This week’s assignment was to visit the website of the National Archives and to select a founding document of the United States. These papers are at the core of the nation and continue influencing numerous aspects of its functioning. The example I chose is the Bill of Rights, a collection of the first ten amendments to the Constitution. Published in 1789, the document builds on earlier ideas and protests to specific parts of the original central work and addresses concerns such as the rights and freedoms of people. Some of its provisions are a matter of debate even today, significantly influencing the culture of the United States.
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History and Context
The Bill of Rights was introduced in 1789 as concerns over deficiencies in the Constitution grew. The original document was intended as a framework for the coexistence of the various states on an equal basis and did not devote sufficient attention to the rights and powers available to an individual and his or her government. The faction that supported the Constitution argued that states could guarantee their liberty without interventions from the center.
The opposition rejected the idea and claimed that the lack of a bill of rights endangered personal freedom. Ultimately, the Bill was not included in the original Constitution but was introduced after its ratification and acceptance by a number of states.
The primary concern voiced by the opponents of Bill’s introduction was the organizational difficulties associated with such an act. Once the document was accepted by a number of states and the 1st Congress was formed, many of the concerns became invalid. As a result, when James Madison introduced a Bill of Rights inspired by earlier documents adopted in Europe, it was ultimately accepted and entered into the Constitution. Nevertheless, the final version is significantly different from the initial proposal, with numerous changes submitted to all parts of the document.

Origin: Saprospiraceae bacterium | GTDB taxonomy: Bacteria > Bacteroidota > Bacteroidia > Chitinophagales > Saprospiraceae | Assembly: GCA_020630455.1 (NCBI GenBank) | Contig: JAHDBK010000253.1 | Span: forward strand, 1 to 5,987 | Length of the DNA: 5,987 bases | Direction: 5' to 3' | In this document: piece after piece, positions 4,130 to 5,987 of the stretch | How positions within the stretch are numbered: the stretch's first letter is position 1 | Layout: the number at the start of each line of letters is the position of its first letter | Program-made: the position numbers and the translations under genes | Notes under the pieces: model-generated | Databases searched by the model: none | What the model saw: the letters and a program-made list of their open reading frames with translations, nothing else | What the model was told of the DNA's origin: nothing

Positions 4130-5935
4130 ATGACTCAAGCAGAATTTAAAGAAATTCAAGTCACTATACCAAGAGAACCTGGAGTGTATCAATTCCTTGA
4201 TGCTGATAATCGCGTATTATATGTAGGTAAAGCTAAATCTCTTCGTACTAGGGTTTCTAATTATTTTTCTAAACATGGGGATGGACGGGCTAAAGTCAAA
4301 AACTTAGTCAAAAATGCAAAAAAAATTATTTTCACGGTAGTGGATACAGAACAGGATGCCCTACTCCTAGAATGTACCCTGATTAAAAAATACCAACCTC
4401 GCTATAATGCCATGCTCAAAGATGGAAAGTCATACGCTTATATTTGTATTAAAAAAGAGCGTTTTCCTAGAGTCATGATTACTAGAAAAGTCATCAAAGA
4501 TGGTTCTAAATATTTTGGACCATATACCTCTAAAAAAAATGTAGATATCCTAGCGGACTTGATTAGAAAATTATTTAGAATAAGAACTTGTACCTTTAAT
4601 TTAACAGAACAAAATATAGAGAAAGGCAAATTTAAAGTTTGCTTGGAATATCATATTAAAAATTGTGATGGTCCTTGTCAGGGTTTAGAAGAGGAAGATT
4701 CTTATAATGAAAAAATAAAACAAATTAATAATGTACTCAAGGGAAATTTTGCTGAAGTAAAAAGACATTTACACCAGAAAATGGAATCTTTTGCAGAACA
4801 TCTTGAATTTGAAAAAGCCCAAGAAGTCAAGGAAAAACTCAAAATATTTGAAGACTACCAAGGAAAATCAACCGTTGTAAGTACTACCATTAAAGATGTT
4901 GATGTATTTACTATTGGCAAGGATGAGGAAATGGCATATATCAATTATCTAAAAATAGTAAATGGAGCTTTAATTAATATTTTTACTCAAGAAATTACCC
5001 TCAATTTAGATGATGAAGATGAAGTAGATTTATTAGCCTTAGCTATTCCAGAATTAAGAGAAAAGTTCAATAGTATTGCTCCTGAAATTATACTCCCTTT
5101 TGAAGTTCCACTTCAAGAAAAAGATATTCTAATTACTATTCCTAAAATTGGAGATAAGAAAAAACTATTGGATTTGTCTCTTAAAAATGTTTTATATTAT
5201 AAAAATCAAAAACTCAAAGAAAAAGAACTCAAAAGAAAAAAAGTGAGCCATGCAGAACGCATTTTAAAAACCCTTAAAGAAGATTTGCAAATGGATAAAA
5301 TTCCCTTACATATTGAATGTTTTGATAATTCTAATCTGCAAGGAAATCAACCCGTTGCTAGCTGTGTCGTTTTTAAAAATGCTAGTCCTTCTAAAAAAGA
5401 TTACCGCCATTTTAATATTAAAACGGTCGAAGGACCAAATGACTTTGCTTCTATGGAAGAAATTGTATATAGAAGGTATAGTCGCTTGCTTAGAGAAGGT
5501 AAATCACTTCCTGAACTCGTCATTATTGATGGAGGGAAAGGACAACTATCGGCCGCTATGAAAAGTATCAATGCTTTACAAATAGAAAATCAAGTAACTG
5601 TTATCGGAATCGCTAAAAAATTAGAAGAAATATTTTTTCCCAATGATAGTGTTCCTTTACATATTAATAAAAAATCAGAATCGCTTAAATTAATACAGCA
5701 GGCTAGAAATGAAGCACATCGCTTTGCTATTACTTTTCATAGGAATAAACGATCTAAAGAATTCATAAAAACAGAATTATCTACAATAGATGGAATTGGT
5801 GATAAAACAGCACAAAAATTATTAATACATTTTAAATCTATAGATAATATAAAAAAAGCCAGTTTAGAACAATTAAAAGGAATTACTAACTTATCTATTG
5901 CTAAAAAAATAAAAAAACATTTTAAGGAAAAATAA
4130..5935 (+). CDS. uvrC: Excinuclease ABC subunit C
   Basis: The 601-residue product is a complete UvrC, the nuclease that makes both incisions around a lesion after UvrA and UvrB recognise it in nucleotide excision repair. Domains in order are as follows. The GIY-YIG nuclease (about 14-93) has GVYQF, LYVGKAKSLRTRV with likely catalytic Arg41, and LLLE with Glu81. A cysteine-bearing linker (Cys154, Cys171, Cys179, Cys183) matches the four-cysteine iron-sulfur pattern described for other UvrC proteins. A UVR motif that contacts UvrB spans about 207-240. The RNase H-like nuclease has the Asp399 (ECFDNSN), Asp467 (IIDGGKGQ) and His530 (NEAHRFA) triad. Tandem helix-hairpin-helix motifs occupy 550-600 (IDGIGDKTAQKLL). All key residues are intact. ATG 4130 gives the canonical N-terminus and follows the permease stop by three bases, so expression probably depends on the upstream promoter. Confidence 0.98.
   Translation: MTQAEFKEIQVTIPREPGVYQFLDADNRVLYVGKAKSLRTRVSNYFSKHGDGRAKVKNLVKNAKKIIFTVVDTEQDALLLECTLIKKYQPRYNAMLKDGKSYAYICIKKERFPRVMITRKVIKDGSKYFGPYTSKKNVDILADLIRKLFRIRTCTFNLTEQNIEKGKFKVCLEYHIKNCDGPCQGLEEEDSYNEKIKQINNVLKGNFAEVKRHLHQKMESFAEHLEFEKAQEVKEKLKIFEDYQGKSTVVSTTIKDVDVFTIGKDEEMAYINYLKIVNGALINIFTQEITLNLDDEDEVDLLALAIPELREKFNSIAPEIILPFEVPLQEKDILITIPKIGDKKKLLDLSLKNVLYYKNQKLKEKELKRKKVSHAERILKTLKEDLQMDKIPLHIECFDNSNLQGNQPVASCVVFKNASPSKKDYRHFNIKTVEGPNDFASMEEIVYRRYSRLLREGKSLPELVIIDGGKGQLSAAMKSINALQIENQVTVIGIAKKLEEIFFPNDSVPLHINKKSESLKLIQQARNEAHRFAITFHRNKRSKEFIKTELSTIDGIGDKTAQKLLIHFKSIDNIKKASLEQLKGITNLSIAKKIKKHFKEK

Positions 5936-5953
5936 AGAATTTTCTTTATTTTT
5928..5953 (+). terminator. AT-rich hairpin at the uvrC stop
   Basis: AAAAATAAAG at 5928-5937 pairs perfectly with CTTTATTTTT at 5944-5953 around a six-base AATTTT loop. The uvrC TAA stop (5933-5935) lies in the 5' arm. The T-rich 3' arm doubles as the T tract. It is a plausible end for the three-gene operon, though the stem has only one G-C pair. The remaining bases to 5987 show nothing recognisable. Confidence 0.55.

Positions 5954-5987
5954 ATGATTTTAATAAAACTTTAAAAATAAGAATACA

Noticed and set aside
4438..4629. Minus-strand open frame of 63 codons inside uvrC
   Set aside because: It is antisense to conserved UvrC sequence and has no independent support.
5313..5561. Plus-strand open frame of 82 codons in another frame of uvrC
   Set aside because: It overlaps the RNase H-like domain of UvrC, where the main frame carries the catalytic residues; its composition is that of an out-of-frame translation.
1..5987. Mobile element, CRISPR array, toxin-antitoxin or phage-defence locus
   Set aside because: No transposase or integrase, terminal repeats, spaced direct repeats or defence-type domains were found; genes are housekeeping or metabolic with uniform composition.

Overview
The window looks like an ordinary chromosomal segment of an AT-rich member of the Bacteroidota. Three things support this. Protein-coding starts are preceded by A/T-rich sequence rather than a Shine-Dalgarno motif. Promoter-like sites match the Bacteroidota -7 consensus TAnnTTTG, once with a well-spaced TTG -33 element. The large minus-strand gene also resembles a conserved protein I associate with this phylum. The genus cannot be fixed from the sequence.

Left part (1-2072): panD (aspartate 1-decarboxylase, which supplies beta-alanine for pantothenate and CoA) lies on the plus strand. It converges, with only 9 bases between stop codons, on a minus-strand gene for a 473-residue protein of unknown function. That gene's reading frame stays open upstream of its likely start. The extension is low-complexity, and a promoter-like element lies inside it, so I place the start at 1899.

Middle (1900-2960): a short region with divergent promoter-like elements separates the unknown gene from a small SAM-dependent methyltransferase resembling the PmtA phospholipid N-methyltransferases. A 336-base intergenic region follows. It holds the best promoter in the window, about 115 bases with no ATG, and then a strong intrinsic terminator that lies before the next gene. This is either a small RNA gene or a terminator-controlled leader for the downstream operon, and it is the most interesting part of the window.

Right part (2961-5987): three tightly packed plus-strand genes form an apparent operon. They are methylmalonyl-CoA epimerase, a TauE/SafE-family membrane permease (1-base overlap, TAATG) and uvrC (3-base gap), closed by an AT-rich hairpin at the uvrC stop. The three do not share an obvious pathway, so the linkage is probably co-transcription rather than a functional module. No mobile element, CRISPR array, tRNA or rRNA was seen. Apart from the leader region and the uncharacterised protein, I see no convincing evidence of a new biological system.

The Bill of Rights and Contemporary Government Issues
The Bill of Rights has gone on to become as central to the functioning of the United States as the Constitution itself. It informs the fundamentals of the judicial system, ensures freedom of speech and religion, and regulates other matters. One of the most well-known parts today is the fourth article, also known as the Second Amendment. It allows people to keep and bear arms to maintain a well-regulated militia (“Bill of rights,” n.d.).
The Amendment is at the center of gun control debates, as U.S. citizens are using the ability to own and carry firearms to a broad extent. The country also has high levels of gun violence, with school shootings being a notable phenomenon (Bond, 2018). Some people advocate for stricter firearm control laws that would reduce the frequency of such incidents, but their attempts are usually repealed by the unconstitutionality of such legislation. The Bill of Rights establishes the freedom to own and use lethal weaponry, and any efforts to overturn the trend would have to involve further amendments to the Constitution.
The Bill of Rights is the first list of amendments to the Constitution of the United States. It was introduced due to opposition to the original document that claimed that the document had the potential to allow the government to infringe on personal liberty. The Bill guarantees a number of personal freedoms and outlines court procedures for the resolution of most cases. However, some of its provisions, such as the right to bear arms, are a source of debate and concern.
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Bill of rights. (n.d.). Web.
Bond, S. (2018). Students take the lead in US gun control debate. Financial Times. Web.